How to tell when exponential growth is ending?

Several measures such as quarantine, lockdown, increase in testing, etc. are being taken to arrest the spread of COVID-19. Hence one would like to judge if indeed there is a slowdown in the rate of growth of infection. To see this one may study the "first derivative" of the infections. In the below graph we have plotted the number of new infections, recoveries and deceased on each day.

It is easy to observe that if the infection is in the exponential growth phase then first derivative at any given time is proportional to current number of infections. From the "first derivative" graph above, one may observe that the daily new cases fluctuate quite a bit. This may make it harder to conclude if the infection is in the exponential growth phase.

Aatish Bhatia, in collaboration with Minute Physics, tries to understand the trajectory of the COVID-19 confirmed cases and deaths. They focus on whether the curve is flattening or equivalently, if infection growth is slower than exponential growth. To achieve this, they plot the total number of new infections in the past week versus the total infections up to that day. If the infections are following an exponential growth then the resulting trajectory of a country will be on "the straight line". When the growth stops being exponential, the curve will dip and its trajectory will fall below "the straight line". On their website they illustrate this via a dynamic interactive graph for many countries. There, one can observe how the trajectories of various countries are faring with respect to "the straight line".

We use the notion of moving average over 6 days to reduce the fluctuation of the first derivative. That is, we plot on each day the net increase from three days before that day to three days after that day on the $y$-axis and the total number of infections up to that day on the $x$-axis. Both the axes are on log-scale.

For all the graphs here as you hover your mouse pointer over the graph annotations with details will be displayed.

In the above plot the trajectory closely follows "the straight line" indicating that the infection is in the exponential growth phase. Next we plot the same for those states of India who have at least 150 confirmed cases as of yesterday.

If you click on a state in the legend, it's curve will disappear. On clicking on it again, its curve will reappear. To see the plot of only certain states you may click on the names of other states in the legend. To isolate one State's curve, double click on it's name in the legend.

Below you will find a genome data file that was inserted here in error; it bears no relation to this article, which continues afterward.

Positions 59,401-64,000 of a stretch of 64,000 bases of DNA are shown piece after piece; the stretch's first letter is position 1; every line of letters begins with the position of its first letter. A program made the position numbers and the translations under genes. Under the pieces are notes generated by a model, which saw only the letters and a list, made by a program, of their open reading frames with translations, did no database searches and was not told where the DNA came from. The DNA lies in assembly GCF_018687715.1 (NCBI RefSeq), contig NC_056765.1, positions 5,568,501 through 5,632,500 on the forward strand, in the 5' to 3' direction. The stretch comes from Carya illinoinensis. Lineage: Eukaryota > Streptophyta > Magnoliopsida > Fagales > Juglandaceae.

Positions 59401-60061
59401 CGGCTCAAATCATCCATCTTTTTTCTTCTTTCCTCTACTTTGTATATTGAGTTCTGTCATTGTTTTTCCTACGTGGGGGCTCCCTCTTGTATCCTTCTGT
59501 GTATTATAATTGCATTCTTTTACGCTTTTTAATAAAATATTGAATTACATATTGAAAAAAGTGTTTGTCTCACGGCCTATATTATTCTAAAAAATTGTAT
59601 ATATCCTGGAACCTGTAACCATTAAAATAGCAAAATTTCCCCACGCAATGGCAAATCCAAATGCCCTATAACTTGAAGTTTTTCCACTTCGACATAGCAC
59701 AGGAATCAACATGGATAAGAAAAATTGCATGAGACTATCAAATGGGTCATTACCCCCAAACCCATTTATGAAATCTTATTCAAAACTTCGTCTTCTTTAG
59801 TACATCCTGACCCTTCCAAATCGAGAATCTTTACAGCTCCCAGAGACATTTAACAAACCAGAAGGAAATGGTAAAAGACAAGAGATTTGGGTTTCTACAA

Using the tools on the top left of the graph, you can zoom in/out and select specific parts of the graph. To reset the scaling, you may either autoscale [if you have selected a subset of the states to be shown] or use the Reset axes option. One can use the spike lines option to see dotted lines from the axes appear. To see multiple states data at once you can select Compare data on hover.

The different curves in the above graph correspond to different states. Each state's graph begins on the day when its cumulative infection count exceeded 20 cases. We observe that many state's trajectories seem to be roughly on "the straight line" and consequently we can conclude that the COVID-19 epidemic in these states is in the exponential growth phase.

In the below plot we examine three states: Karnataka, Kerala, Maharashtra.

We observe that all three state's trajectories are roughly on "the straight line" till March 26th, 2020. The graph of Kerala begins to deviate from this line from this date and fall of exponential growth. This trend continues until May 6th, 2020 with some fluctuations around April 15th, 2020. On May 6th, The net increase from three days before that day to three days after that day reaches its running minimum. After this date, it has started to increase again. The graph of Karnataka also seems to deviate from "the straight line" on 18th April, 2020 before starting to increase again on May 5th, 2020. Further, the graph of Maharashtra seems to be continuing on "the straight line". To understand the precise rate of growth of infections one would have to examine the structure of the graph in more detail.

For any further inference we must take into consideration the different rates of testing and quarantine measures in different states. The graphs are derived from information provided by the number of positive cases which directly depends on the amount of testing. Hence one can't immediately comment on the relative performance of states without accounting for other aspects of this epidemic.